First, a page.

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ObamaCare ignores basic concept of insurance PDF Print E-mail

Letter to the Editor:

In response to the Jan. 8 Robert Reich column, “Health law deserves time.”

Robert Reich says that the Affordable Care Act deserves time before we can pass judgment on it. He admits that only 35% of those questioned in a CNN poll support the law.

Turns out it is not affordable because it ignores the basic concept of insurance. That rationale is to provide coverage for a large, unexpected loss. Homeowners insurance is a good example. You purchase this by using your own money to pay premiums. The deductible tends to be large.

You essentially self-insure for most things that can go wrong with a house. You pay the cost for fixing things and doing preventive maintenance on furnaces and other appliances. If a house burns down, the owner pays the deductible and the insurance company pays the balance of the funds needed to rebuild.

If we want more things covered in any insurance policy, the premiums must be higher. This is the way insurance works. Collectively, all policyholders must pay more into a plan — partly to cover administrative costs — than they take out in the way of benefits.

This means that some individuals will pay much more in premiums than they take out from the insurance company in the way of covered claims, whereas others will have greater losses covered by the company than what they have paid in premiums. Therefore we face either higher deductibles or higher premiums if we want health insurance to cover more and more items and services.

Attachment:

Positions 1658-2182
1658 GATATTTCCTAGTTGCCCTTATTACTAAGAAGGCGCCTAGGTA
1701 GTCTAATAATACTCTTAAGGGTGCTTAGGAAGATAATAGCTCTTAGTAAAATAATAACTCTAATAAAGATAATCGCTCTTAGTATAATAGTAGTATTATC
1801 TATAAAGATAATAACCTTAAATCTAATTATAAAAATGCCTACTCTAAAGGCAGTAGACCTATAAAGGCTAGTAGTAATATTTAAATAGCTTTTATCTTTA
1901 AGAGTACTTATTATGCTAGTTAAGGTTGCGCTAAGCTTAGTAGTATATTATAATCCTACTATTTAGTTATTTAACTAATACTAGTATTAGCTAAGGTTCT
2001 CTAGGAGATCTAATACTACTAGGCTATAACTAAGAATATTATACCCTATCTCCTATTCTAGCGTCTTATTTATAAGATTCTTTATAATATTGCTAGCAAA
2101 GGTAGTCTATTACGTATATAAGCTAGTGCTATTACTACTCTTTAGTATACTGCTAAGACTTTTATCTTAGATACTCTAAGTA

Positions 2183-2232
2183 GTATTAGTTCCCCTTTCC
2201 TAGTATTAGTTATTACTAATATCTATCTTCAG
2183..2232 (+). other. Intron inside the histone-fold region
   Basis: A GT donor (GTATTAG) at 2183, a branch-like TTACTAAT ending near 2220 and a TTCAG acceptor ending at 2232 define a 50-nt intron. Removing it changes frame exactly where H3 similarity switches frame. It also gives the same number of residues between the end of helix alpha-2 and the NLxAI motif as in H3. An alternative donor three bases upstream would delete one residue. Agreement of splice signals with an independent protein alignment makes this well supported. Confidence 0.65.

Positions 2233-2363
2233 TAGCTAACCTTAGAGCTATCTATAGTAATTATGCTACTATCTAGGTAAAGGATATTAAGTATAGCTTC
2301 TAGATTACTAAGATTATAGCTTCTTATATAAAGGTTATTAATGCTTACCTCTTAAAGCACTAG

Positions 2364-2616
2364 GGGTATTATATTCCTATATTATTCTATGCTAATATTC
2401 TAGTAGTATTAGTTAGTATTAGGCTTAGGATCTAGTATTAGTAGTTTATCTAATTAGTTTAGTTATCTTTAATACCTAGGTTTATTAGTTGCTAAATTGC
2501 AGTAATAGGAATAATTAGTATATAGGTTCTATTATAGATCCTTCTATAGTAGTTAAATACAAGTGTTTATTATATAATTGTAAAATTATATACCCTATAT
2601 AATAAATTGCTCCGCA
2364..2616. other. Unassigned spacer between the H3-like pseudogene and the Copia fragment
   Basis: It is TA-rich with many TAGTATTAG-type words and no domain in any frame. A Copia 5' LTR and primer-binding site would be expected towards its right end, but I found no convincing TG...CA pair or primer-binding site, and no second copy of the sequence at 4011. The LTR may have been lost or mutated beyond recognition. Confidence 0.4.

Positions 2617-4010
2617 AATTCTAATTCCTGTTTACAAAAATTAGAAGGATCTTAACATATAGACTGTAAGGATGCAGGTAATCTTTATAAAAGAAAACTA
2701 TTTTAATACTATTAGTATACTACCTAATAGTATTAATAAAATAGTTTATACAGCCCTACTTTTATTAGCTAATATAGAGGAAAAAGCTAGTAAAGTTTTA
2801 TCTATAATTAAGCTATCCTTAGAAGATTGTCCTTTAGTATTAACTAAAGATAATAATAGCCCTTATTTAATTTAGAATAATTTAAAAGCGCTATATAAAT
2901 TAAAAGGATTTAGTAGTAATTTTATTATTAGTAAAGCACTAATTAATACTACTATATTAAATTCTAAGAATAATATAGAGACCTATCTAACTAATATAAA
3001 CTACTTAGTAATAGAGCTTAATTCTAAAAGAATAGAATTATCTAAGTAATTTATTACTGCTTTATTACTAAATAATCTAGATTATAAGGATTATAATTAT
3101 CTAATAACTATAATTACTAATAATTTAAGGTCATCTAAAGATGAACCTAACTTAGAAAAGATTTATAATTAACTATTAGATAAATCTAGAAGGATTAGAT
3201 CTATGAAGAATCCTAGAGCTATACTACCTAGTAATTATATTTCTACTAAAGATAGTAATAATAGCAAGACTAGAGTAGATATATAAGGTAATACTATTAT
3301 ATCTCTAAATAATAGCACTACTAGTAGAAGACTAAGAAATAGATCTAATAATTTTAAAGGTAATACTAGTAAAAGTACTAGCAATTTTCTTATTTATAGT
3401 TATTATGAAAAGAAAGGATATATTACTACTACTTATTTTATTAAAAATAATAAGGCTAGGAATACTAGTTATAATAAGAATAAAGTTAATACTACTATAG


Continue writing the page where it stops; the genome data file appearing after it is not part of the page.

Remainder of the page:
Do we want “free” preventive care, vaccinations and birth control? Fine. Just raise everyone’s premium. But please, fans of Obama, be truthful and don’t call these things free.

We need a less cumbersome system of health insurance that is paid for by individuals, not by employers or the government. Health insurance should generally be the high-deductible type. To that end, health savings accounts represent a good system to combine with catastrophic policies.

For the poor, the government can pay the premiums for one of these insurance plans, incorporating low deductibles for these people so that they have some skin in the game.

We have an expensive health-care system for several reasons. First, we are an addicted society. Not just to drugs, tobacco and alcohol, but also to eating. Two-thirds of the population is overweight and there are 30 diseases connected to obesity.

Family breakdown, especially in minority communities, leads to a higher incidence of poverty, crime, addictions and other problems that increase the demand for medical care.

Our legal system needs tort reform. The United States has 6% of the world’s population, but most of the world’s lawyers. Frivolous lawsuits lead to higher premiums doctors pay for malpractice insurance, and we order more tests and procedures as a way to practice defensive medicine.

We can rein in excessive costs in health care. But all of us need to understand the economics involved. Insurance does not make something free. In spite of all the hype from the Obama administration, 62% of Americans are smart enough to understand that the Affordable Care Act will not lessen the cost of health care.

Warren Anderson, M.D.

Conover

Tuesday, January 14, 2014 12:27 PM
 

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